Sammar Omar (pseudonym), a 20-year-old Ethiopian woman, shared her harrowing story with Mwatana: "I left my home country, Ethiopia, through the Bosaso port in Somalia on a sea journey that lasted 20 hours aboard one of the smugglers' boats. As soon as I reached the shores of Ras Al-Ara in Lahj Governorate (under the control of the Southern Transitional Council forces), I was abducted by smuggling gangs and held captive in a courtyard. There, I endured torture and various forms of sexual exploitation for five months. They extorted money from my family in Ethiopia in exchange for my release. After my family paid, they set me free. However, it was only days later, upon my arrival at a health center in Aden, that I discovered I was pregnant, unaware of the child's father. All I want now is to live safely and raise my child."

An Ethiopian survivor informed Mwatana, "We were at a migrant detention center housed in the Immigration and Passports building in Sana'a when the riot control forces affiliated with Ansar Allah (Houthis) arrived. They fired several projectiles from the upper windows of one of the wards within the detention center. Smoke billowed, explosions reverberated, and a fire erupted. We tried to flee, but the doors were locked. I could hear the explosions and the anguished cries of my friends, yet I couldn't help anyone."

 A 27-year-old Somali survivor recounted to Mwatana, "I was washing my clothes near the tent where I lived in the Al Thabit market in the Qatabir district of Saada Governorate when I heard gunfire, a sound we had become accustomed to, so I didn't pay much attention. About fifteen minutes later, a projectile fired by the Saudi border guards fell close to me, causing injuries to me, my friend, and an Ethiopian child who was with us. Despite the severity of my injury, I felt panic but no immediate pain. We were all bleeding severely, yet nobody helped or came close to us, fearing they might be targeted. After about an hour, a Yemeni man took us to the Republican Hospital in Saada, where we paid all the money we had for treatment. We were left with nothing."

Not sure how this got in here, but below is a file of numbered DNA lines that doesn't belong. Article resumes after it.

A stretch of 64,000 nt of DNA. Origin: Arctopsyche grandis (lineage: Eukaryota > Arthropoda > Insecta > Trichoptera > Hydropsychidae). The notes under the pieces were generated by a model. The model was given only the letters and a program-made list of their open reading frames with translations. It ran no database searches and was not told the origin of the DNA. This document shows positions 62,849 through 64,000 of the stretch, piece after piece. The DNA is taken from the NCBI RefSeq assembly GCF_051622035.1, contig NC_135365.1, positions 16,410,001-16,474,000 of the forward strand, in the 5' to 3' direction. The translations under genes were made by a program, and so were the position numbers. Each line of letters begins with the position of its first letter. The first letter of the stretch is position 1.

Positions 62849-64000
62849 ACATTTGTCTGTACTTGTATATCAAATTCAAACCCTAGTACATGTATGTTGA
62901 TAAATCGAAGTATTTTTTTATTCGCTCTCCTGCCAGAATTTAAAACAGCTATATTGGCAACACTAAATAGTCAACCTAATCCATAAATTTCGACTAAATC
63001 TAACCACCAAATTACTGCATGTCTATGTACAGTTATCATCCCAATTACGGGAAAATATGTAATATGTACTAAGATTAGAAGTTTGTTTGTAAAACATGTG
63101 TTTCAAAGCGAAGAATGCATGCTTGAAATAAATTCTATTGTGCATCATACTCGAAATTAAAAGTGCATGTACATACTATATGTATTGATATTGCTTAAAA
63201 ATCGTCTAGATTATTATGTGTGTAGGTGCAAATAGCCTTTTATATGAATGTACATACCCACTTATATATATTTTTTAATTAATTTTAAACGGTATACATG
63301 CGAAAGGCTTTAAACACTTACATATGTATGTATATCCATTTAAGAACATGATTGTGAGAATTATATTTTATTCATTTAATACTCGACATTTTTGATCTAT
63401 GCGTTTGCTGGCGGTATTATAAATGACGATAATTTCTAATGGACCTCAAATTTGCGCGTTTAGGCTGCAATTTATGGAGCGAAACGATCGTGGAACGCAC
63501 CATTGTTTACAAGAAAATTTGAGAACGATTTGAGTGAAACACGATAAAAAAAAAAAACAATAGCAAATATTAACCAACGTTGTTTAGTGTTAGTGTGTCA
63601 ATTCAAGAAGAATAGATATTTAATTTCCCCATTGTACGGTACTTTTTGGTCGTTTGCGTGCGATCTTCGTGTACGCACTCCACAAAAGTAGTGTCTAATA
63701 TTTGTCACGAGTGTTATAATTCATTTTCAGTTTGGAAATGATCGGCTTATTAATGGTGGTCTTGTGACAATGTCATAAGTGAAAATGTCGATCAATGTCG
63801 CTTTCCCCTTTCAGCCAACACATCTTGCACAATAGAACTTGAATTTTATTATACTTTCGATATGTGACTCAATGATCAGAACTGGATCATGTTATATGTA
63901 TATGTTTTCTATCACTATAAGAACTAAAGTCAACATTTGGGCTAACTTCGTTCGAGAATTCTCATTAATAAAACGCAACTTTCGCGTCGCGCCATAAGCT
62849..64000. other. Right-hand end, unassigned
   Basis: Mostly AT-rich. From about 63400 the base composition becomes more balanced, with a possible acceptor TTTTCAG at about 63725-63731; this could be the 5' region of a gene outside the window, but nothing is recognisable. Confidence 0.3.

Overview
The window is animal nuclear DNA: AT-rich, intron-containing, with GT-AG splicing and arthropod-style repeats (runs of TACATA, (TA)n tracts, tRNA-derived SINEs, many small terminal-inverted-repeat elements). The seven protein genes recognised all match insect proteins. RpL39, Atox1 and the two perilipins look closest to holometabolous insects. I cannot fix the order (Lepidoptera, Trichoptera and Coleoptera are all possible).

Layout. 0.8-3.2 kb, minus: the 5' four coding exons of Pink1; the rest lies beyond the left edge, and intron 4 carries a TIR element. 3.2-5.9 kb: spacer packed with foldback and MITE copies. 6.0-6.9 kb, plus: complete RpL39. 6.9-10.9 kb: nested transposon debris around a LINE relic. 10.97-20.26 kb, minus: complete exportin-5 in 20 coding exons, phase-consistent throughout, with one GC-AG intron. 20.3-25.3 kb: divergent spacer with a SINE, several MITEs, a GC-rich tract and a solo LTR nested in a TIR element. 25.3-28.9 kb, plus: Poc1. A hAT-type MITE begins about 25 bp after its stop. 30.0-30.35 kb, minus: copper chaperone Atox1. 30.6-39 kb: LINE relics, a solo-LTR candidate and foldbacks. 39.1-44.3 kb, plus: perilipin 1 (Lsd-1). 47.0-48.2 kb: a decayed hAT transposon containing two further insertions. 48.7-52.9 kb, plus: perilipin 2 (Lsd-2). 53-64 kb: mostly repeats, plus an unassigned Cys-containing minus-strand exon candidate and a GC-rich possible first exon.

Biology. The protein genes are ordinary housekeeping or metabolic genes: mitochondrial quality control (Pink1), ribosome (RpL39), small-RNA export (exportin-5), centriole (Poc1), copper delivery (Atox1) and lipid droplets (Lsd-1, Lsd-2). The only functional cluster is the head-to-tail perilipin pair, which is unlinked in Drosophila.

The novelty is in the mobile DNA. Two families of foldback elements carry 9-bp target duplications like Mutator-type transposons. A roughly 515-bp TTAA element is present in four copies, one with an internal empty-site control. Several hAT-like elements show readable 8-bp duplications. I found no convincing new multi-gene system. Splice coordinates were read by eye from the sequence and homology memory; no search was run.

On May 12, 2022, a group of Yemeni and Ethiopian migrant bodies were found piled up near an unofficial detention facility in southern Saudi Arabia. According to testimonies from witnesses who collected the bodies and spoke to Mwatana, the migrants had crossed the border from northern Yemen into the Kingdom of Saudi Arabia the previous day. As per a medical report by an independent autopsy team that examined the bodies of seven Yemenis discovered among the migrant corpses, two bodies had gunshot wounds, while the remaining five bodies showed signs of torture.

The doctor who examined the bodies of the seven Yemeni victims concluded, in a 14-page report, that they had endured 'severe external violence inflicted by a hard tool or devices.' The report noted 'evidence of vital and repeated injuries from electric shock, commonly seen in cases of death resulting from torture.' Moreover, two bodies exhibited gunshot wounds—one to the head and another on the right side of the body. Additionally, at least two individuals had experienced electric shock, while one had a 'laceration around the genital area resulting from binding with a compressive bandage.'

 In its statement, Mwatana for Human Rights highlighted that despite the ongoing rise in the number of migrants arriving in Yemen seeking residence or aiming to reach Gulf countries, primarily Saudi Arabia, the magnitude of their humanitarian suffering remains immense. However, international efforts to alleviate this suffering are alarmingly inadequate and fall short of addressing the magnitude of the migrants' tragedy, rendering their plight largely forgotten.

On International Migrants Day, Mwatana for Human Rights passionately appeals to all parties involved in conflicts, urging an immediate cessation of the targeting of African migrants in Yemen. It emphasizes the critical need to preserve their dignity and uphold their fundamental rights to safety, security, and life. These parties must ensure unfettered and consistent access for international agencies to migrant detention centers, facilitate unobstructed delivery of humanitarian aid to migrants, take decisive action to halt the operations of human trafficking and smuggling networks within their territories, and unequivocally honor their obligations under both international humanitarian law and human rights law.

Additionally, Mwatana for Human Rights urged the international community, encompassing relevant international agencies and organizations dedicated to migrant affairs, to escalate their endeavors in mitigating the plight of African migrants transiting through Yemen. Mwatana reiterated the urgent call for establishing an independent, transparent, and equitable mechanism to investigate civilian violations, encompassing African migrants. This framework aims to ensure accountability for offenders while providing redress and reparations for the victims.